Art on Paper – a strange conglomerate of art projected onto 2D paper and 3D art made of the medium itself- is tacked away into no less strange corner of Manhattan. The show invitation provided address of 299 State St; it occupied a hangar (warehouse?) on Pier 36 at LES. To get there one has to exit subway and then walk along in the dark under FDR Drive for 20 min, passing parked fire tracks and menacing warehouses behind chicken wire fences.
VIP invite doesn’t really give you any privileges other than being able to jump the line; inside you’re just one among surprisingly huge crowd, trying to move away from turbulent cash bar to the aisles with booths.
Passing the obligatory articles by self-important political activists (giant portrait of Che made of tiny matchbook-size paper pieces installed on angle; paper-mache tomb “stone” to D. Trump glued to plastic turf rug; talentless “ghetto” applications) I looked above the heads of the crowd seeking genuine creative spirit.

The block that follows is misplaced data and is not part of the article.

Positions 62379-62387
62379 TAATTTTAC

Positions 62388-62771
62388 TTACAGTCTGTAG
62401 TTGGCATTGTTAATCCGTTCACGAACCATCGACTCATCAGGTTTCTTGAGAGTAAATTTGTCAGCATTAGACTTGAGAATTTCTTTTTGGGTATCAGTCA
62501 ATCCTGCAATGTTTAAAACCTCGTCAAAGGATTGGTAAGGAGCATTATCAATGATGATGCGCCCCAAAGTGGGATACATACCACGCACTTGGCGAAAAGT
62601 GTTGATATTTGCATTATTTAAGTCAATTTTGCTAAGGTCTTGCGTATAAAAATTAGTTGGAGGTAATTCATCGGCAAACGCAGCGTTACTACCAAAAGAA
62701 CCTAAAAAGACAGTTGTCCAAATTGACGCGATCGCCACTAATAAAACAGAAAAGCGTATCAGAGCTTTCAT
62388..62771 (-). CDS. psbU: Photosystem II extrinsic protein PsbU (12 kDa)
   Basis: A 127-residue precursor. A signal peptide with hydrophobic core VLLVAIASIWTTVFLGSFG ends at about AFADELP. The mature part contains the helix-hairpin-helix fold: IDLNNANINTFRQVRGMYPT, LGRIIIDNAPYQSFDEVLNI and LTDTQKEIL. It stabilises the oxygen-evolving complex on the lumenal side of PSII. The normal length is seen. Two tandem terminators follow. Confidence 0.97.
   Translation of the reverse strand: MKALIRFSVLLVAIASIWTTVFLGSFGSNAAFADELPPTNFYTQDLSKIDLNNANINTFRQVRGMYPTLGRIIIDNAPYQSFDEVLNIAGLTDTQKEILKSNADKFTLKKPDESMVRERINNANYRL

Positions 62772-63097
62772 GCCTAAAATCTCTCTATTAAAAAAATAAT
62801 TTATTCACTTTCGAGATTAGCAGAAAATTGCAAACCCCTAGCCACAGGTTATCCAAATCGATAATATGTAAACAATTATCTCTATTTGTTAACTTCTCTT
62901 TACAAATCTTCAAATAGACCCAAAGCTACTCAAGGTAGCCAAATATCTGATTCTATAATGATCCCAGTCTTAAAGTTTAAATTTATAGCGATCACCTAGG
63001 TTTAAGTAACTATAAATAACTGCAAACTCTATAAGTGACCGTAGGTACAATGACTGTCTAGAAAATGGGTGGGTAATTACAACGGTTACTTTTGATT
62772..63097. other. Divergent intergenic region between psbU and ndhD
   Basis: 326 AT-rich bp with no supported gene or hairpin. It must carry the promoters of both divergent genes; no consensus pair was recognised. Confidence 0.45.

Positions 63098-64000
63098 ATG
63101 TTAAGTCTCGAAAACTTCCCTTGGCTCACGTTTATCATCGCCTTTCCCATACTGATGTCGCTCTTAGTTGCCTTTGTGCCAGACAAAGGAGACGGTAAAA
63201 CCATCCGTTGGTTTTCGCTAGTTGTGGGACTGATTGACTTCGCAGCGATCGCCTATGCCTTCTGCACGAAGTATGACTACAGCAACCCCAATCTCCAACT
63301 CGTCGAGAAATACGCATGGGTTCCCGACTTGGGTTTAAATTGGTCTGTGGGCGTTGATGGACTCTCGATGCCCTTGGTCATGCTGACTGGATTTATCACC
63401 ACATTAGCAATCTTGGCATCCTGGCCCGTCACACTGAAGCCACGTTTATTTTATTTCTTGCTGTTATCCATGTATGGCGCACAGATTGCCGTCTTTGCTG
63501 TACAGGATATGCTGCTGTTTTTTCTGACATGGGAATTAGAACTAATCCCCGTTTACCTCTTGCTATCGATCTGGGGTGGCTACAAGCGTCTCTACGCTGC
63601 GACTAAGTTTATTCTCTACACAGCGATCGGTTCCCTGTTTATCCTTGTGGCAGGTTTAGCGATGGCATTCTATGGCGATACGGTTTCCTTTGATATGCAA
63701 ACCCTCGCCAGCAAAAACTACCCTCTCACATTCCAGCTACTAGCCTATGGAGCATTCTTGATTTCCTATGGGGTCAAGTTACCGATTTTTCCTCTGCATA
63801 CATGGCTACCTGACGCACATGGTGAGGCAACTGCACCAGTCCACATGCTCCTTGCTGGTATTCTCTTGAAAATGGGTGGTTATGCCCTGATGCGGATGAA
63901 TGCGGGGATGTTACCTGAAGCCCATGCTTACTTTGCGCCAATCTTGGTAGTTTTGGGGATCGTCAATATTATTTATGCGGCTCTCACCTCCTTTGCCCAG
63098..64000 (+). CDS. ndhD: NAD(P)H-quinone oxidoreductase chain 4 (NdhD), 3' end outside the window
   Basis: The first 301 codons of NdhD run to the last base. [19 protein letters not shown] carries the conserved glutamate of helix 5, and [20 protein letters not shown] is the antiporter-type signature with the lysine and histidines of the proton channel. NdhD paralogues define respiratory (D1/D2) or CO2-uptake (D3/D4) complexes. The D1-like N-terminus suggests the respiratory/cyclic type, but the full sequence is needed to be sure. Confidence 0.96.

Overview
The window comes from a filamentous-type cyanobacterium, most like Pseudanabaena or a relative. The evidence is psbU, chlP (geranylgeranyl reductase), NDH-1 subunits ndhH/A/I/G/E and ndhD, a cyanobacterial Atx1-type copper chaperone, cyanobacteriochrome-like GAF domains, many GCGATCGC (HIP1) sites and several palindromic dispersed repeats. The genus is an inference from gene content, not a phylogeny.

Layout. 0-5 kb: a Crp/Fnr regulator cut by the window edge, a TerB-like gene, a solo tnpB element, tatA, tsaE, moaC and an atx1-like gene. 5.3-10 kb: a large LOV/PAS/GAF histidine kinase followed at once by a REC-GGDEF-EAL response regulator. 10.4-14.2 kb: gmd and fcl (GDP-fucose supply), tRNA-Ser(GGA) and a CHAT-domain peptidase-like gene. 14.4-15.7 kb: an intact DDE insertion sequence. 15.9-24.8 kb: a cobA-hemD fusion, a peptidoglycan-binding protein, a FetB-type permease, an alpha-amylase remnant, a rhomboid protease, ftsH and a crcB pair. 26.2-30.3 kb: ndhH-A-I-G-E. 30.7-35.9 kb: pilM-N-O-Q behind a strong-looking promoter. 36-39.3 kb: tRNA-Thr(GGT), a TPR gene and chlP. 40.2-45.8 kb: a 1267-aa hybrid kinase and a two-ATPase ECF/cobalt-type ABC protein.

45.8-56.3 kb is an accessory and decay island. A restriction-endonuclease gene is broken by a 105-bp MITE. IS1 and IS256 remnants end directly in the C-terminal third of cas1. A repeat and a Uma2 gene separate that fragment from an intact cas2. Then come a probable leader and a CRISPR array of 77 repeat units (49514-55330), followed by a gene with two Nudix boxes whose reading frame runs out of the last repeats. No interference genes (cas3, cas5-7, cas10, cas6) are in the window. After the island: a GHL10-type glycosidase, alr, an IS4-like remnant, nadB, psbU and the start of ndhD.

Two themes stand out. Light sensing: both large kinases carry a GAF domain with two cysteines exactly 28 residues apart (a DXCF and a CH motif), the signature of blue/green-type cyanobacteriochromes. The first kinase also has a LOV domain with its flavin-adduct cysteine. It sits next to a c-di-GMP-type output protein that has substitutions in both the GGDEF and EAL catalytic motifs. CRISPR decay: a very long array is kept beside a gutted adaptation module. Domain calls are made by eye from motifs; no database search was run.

There were plenty.
Japanese artist (sculptor? engineer?) Wataru Ito and his amazingly detailed models of industrial nirvana, each small piece taking 1.5-2 weeks of concentrated work. Albrecht Durer – yes, actual Durer. First ever photo of a snowflake – and biography of the author. Bright and humorous work of Rebecca Houssack. Gorgeous stacks of died handmade paper – oh, I wanted them all! – resembling miniature geological formations. Sketches made by architects. Ink drawing, pen drawings, collages, watercolor. Japanese, Australian, Chinese, American.
You can look at them too, here.